What is Ergonomics?
Ergonomics is the practice of adapting a job to the person so work can be performed without harmful strain or injury. Effective ergonomics reduces discomfort and injuries and increases job satisfaction and productivity.
What are repetitive motion injuries?
Repetitive motion injuries (RMI) related to ergonomics are musculoskeletal disorders that are injuries to the softtissues of the body: the muscles and tendons that connect muscles to bones; ligaments that connect bone to bone; nerves; arteries and veins; pretty much every part of your body that's not a bone or internal organ. Pain is the most common symptom of these injuries.
What parts of the body do RMIs affect?
RMIs affect the parts of your body that are prone to injury when demands on them go beyond what they can handle. Typically these injuries occur in the moving parts of the body like your neck, low back, shoulder, elbow, wrist, and knee.
What are some of the symptoms of RMIs?
RMIs have many different symptoms, many of which you may have experienced at one time or another. Please know that having one or more of these symptoms doesn't necessarily mean you have an injury. These include:
- Changes in skin color
- Stiffness, tight muscles, or loss of flexibility in a joint
- Unusual sensations: numbness, tingling, burning, heaviness, "pins and needles," or "falling asleep" of the hands or feet
- Shooting or stabbing pains in arms or legs
- Weakness or clumsiness in hands; dropping things
What are some of the consequences of a RMI?
Often these injuries start out small, as a little muscle pull or a slightly irritated tendon. It can become aggravated, especially if you keep doing the activity that caused the injury in the first place. The good news is that early treatment is often very simple and successful. Therefore, it's important for your own health to report symptoms as early as you can.
When should I report symptoms?
Of course, it wouldn't make sense to report all the little aches and pains you experience. But how do you know when symptoms are serious enough to need attention? Report your symptoms if...
- Pain lasts more than 2 to 3 days in a row, is severe or worsening
- Pain spreads or "travels" down an arm or leg
- You experience numbness or tingling
- You suffer from weakness or loss of strength
- Symptoms keep you from sleeping at night
- Symptoms get worse while working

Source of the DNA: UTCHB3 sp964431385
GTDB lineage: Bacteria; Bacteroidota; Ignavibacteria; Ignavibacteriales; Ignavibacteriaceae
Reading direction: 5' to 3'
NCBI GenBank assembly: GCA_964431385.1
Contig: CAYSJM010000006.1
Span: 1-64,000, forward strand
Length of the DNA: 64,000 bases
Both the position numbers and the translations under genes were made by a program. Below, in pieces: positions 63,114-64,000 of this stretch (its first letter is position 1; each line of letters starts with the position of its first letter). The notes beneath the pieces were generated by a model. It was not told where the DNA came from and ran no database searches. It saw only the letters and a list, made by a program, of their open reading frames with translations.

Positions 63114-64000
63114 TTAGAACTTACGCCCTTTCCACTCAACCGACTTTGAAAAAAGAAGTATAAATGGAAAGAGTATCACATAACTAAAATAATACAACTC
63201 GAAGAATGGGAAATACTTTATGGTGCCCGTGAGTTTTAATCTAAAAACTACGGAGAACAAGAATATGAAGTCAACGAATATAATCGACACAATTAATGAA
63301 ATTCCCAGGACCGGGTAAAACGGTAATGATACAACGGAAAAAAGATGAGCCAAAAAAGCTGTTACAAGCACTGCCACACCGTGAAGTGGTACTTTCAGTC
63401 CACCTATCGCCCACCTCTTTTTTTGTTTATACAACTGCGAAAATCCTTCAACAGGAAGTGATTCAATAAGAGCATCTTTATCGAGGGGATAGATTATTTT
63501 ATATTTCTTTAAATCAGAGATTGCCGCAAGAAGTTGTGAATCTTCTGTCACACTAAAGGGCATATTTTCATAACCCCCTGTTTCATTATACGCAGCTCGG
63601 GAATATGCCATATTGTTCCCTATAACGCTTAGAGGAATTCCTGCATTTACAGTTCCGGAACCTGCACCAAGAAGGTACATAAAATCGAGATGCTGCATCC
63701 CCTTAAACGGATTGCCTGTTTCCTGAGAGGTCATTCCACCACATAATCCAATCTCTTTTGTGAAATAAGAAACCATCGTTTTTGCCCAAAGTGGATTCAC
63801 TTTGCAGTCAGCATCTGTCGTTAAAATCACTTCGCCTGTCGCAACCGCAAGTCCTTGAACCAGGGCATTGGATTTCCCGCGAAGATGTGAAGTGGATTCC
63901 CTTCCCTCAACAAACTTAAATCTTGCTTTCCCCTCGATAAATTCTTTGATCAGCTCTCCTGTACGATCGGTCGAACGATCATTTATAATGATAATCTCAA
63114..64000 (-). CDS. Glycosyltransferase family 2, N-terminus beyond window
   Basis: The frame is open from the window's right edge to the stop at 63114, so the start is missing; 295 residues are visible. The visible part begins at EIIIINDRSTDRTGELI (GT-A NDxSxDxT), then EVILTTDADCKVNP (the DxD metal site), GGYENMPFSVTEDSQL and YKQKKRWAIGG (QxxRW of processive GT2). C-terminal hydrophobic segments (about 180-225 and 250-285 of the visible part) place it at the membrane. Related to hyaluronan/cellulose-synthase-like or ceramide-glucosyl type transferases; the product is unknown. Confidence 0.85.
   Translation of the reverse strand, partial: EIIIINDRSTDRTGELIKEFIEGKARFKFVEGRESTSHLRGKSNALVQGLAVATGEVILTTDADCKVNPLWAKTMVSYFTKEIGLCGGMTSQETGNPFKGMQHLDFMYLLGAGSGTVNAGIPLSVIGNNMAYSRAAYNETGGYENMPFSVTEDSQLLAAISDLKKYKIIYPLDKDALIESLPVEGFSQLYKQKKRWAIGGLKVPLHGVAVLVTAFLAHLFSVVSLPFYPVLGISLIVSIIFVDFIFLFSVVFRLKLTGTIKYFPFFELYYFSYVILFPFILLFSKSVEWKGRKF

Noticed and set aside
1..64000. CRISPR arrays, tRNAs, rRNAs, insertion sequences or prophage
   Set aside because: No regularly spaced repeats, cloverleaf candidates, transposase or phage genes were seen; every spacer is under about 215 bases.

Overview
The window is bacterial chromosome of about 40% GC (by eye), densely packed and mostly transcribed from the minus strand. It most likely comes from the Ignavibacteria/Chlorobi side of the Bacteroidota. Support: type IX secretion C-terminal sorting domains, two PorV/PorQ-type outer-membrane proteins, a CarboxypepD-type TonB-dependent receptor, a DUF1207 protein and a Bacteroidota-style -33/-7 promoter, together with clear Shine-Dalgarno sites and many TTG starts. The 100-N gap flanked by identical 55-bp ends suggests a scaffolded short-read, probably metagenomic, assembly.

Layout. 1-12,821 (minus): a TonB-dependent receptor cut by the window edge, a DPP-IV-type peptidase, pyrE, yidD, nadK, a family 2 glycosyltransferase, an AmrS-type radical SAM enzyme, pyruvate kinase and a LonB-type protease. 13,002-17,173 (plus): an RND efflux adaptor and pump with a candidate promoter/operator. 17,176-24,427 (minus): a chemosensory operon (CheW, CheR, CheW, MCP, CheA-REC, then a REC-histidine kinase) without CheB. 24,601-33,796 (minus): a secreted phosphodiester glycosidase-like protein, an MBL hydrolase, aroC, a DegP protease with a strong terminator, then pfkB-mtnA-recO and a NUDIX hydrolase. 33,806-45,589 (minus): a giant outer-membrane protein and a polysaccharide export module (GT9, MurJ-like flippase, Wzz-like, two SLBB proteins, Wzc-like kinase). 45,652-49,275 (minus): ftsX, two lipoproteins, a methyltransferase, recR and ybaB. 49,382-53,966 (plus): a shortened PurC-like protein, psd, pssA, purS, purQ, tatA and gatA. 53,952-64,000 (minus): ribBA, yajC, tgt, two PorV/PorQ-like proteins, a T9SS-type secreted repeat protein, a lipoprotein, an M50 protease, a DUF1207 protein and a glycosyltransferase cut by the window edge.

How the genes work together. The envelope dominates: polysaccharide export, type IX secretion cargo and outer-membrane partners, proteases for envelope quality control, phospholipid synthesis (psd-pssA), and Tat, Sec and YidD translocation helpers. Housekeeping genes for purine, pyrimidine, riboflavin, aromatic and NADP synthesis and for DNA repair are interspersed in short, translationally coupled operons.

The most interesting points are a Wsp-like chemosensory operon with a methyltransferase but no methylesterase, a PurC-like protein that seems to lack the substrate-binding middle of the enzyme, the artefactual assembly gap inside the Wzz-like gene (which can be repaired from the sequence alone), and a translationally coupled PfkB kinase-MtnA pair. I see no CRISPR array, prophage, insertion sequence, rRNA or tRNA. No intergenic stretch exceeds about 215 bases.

When in doubt, it's better to report symptoms and be told there's nothing wrong than to wait too long. Discuss symptoms with your supervisor, medical professional, or with a campus EHOS representative at 415.338.1449.
What are some of the risk factors or activities involved?
Activities like those listed below performed for typically 4 or more hours per day can cause RMIs over time:
- Awkward Postures (squatting, bending)
- High Hand Force (pinching, grabbing)
- Highly Repetitive Motion
- Repeated Impact
- Hand-Arm Vibration
What can I do to protect against RMIs?
Work-related musculoskeletal disorders are injuries that accumulate over time. If typical work activities expose you to one or more risk factors known to cause injury, use caution regarding how these activities are performed and look for ways to minimize exposure by reducing the:
- Duration (length of time without pause for rest)
- Frequency (how often)
- Intensity (amount of force)
Supervisors and employees should contact campus EHOS to arrange a workplace ergonomics assessment
SFSU has established an Ergonomic Safety Program (ESP) team sponsored by the Office of Safety and Risk Management.
The ESP is part of the Comprehensive Liability Injury Management and Benefits (CLIMB) Program at San Francisco State University. The ESP is a proactive safety program that promotes ergonomics and healthy work style improvements to decrease the frequency and severity of computer-related, repetitive motion injuries (RMIs). The ESP program recognizes the contribution that all employees make towards the safety and well being of their peers. Thus the program was created with the philosophy that:
- Employees contribute to a safe and healthy workplace and,
- Employees are encouraged to participate in ergonomic education and training opportunities
Easy Ergonomics for Desktop Computer Users (Cal/OSHA Booklet)